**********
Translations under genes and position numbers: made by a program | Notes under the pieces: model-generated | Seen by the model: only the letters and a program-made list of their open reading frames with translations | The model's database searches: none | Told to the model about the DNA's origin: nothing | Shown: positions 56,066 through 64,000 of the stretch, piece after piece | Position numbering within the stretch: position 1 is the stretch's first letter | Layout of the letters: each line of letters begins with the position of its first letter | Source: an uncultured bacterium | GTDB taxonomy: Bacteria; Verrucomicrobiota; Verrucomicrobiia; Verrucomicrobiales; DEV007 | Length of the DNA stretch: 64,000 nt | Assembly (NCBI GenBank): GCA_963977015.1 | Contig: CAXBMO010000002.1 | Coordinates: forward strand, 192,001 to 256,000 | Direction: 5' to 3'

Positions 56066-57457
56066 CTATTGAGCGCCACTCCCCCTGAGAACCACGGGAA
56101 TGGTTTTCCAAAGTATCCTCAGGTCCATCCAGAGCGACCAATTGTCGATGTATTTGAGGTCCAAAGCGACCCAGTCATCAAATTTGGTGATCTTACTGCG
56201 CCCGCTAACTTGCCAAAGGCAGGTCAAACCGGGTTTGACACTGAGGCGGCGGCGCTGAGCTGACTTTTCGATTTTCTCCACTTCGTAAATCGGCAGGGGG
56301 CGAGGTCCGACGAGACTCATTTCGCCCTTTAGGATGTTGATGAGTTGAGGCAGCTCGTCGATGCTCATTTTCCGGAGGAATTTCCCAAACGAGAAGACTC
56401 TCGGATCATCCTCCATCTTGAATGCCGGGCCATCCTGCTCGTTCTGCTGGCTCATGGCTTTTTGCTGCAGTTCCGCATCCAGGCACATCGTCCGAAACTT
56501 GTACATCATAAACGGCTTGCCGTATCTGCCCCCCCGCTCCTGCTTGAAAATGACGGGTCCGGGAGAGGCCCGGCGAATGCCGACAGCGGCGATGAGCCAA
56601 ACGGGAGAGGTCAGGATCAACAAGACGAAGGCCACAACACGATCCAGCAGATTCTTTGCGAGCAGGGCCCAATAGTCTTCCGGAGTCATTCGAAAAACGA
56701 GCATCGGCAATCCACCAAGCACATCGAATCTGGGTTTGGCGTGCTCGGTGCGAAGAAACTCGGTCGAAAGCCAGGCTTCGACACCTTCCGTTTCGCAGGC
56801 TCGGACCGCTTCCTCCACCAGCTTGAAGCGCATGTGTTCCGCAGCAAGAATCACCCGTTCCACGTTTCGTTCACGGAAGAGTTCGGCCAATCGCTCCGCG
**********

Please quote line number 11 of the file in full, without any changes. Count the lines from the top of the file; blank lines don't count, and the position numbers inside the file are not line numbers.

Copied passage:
56801 TCGGACCGCTTCCTCCACCAGCTTGAAGCGCATGTGTTCCGCAGCAAGAATCACCCGTTCCACGTTTCGTTCACGGAAGAGTTCGGCCAATCGCTCCGCG